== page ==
Question: What kinds of Sci-Fi are there?
Science fiction is a wide-ranging genre, with a lot of blurred edges and overlaps between groupings. But a number of types can be broadly identified:
- "Hard" science fiction extrapolates directly from today's modern science and emphasizes scientific detail and accuracy. Hard science fiction writers are often scientists themselves (Isaac Asimov, Gregory Benford).
- "Soft" science fiction, in contrast, emphasizes social issues and issues of personal identity. Examples could include Star Trek in television; among novelists, Ursula K. Le Guin.
- Space opera involves epic scale and a conflict between idealized heroes (often involving a wizened mentor and an untried youth) pitted against unredeemable villains. In film, the original Star Wars is a classic example; a well-known novelist in this type is E.E. "Doc" Smith.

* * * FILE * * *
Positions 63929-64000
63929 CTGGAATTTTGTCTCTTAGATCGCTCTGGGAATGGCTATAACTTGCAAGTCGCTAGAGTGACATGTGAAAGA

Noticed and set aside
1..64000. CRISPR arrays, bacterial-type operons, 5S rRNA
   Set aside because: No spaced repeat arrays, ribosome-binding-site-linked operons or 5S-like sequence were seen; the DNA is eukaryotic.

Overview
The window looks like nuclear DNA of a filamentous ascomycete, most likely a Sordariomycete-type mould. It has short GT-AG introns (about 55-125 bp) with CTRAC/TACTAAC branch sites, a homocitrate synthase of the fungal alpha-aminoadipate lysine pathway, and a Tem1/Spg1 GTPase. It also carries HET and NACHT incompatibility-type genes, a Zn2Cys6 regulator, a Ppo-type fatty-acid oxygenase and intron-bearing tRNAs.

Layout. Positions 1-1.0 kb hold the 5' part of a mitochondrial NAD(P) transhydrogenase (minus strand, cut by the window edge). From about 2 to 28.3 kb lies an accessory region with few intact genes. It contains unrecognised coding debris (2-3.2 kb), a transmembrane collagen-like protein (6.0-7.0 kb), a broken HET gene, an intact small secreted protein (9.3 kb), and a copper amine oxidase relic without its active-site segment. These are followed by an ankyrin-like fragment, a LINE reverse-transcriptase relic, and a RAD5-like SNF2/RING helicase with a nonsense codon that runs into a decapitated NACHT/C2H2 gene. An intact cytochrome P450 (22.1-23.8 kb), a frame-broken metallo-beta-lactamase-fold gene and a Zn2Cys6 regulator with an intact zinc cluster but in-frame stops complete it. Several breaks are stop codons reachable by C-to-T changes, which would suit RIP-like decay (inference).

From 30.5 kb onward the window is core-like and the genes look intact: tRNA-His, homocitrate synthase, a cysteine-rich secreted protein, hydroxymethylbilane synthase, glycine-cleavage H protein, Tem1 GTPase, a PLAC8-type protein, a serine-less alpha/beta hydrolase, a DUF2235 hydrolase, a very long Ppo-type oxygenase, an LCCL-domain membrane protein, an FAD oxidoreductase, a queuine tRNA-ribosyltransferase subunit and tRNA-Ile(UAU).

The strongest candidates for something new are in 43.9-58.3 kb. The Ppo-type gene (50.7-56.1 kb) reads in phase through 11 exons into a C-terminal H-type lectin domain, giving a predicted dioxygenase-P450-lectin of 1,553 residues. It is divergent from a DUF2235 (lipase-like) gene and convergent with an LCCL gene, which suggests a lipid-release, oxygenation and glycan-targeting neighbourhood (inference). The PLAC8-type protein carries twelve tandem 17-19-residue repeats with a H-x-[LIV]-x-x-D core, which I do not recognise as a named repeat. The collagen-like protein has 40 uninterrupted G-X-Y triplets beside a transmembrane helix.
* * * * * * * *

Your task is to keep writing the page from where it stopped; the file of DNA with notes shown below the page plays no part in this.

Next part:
- Alternate History is a branch of science fiction that extrapolates from a point in the past, rather than from today, and takes a different path from the one we took. Questions involve what the world might be like if the Axis powers had won World War II, or if Lincoln had not been shot. Master practitioners include Philip K. Dick and Harry Turtledove.
- Dystopia starts by rejecting the idea that "scientific advance" with automatically bring about a superior civilization; the dreamed-up reality might in fact be as corrupt and unjust as the darker days of our own world. After World War II dystopian fiction often assumed a nuclear apocalypse, with survivors fighting to retain their humanity (Mad Max, A Boy and His Dog); but such a cataclysm is not necessary (Blade Runner).